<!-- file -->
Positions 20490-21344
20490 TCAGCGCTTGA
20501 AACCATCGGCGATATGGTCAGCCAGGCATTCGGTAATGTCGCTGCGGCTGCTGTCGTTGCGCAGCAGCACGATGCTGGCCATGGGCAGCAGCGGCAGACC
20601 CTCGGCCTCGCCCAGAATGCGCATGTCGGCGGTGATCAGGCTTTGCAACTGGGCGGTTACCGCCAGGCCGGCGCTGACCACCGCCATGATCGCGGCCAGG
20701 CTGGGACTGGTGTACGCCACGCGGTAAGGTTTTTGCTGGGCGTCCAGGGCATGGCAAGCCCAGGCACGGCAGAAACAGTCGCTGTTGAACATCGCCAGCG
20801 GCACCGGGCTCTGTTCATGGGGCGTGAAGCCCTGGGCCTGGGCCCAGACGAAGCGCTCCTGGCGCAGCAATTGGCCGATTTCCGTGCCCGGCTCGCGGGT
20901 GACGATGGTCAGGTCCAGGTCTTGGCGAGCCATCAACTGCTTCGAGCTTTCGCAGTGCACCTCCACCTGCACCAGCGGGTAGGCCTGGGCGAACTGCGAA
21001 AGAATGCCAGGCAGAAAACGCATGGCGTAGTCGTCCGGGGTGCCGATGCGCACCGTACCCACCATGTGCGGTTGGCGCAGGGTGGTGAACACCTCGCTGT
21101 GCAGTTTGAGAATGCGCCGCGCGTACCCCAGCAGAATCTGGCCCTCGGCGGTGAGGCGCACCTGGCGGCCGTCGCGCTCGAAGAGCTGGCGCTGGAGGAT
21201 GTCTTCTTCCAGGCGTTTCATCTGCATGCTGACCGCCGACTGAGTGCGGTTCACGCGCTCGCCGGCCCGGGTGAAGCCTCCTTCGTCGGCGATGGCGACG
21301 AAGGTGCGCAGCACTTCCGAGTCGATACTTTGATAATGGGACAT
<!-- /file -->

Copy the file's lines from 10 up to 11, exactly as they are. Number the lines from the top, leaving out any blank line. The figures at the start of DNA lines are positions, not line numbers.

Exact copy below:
21201 GTCTTCTTCCAGGCGTTTCATCTGCATGCTGACCGCCGACTGAGTGCGGTTCACGCGCTCGCCGGCCCGGGTGAAGCCTCCTTCGTCGGCGATGGCGACG
21301 AAGGTGCGCAGCACTTCCGAGTCGATACTTTGATAATGGGACAT